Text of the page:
Our recent partnership through the ERC/SNE has expanded our interest in musculoskeletal biomechanics and created a need for further development of education and research in this area. Some of our current projects involve the development of assistive technology for patients with neuromuscular dysfunction, but in the long-term we wish to tackle complex problems including the design and control of prosthetic limbs, and how these may be optimized by using biosignal sensors, wireless systems, and smart feedback.

Schematic of the Prosthesis
Schematic of the Prosthesis developed by the Biomaterials and Biomechanics research lab.

Design of Medical Devices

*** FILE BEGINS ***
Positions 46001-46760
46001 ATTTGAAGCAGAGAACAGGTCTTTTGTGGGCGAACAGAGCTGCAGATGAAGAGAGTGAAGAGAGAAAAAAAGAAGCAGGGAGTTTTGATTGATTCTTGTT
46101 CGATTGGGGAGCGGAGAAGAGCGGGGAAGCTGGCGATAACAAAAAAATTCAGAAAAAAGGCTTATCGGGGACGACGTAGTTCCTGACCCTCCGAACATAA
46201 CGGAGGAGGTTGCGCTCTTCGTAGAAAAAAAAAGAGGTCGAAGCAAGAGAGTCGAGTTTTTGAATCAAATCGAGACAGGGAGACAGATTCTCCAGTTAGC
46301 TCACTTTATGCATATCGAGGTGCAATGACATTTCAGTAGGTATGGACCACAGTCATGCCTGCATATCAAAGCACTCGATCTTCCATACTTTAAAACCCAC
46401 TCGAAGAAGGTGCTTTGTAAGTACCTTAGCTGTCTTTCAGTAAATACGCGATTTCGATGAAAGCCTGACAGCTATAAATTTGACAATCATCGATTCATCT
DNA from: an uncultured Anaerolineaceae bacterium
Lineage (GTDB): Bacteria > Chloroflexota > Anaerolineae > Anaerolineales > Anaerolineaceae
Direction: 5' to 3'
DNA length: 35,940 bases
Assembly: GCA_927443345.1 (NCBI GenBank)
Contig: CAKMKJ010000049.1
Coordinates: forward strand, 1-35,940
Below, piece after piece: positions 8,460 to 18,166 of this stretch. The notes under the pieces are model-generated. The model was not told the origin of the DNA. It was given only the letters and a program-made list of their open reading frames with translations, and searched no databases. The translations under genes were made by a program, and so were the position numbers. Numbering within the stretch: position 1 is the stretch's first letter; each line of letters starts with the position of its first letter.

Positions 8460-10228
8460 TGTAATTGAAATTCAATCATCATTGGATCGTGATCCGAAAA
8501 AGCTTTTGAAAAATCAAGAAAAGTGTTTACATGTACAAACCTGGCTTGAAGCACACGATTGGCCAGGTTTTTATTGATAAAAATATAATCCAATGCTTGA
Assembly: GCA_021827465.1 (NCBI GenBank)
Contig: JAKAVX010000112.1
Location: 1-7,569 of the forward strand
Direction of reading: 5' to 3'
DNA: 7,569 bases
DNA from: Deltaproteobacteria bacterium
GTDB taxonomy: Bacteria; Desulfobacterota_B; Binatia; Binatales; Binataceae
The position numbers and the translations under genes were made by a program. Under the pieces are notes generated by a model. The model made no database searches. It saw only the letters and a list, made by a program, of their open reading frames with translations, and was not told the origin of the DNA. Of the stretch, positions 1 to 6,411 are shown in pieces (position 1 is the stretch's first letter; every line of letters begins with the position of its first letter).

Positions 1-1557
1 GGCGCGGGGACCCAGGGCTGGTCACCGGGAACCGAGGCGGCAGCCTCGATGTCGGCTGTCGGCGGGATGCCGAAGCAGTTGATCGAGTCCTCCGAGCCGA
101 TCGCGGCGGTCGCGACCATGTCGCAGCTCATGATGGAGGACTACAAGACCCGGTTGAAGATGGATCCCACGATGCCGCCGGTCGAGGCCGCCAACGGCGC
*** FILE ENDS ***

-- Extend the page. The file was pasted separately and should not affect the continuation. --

The design of medical devices represents a synthesis of knowledge and experience gained from any of the specialization areas. One course, ME 683 Design of Medical Devices, has been designed especially to address this topic, and provides an immersive experience in the technical and regulatory requirements for designing a coronary angioplasty catheter and a spinal or orthopedic implant. Student teams develop a prototype, proof-of-concept demonstration, and 501K-style documentation for their projects. After this course, students are prepared to create designs as part of their graduate thesis or project, in collaboration with a faculty member. We are continually working to update and improve the course by consulting with industry members, who also visit as guest speakers. This course has been rated very highly by students, who appreciate the relevance to understanding the considerations of the medical device industry, as well as to the technical issues in the design process.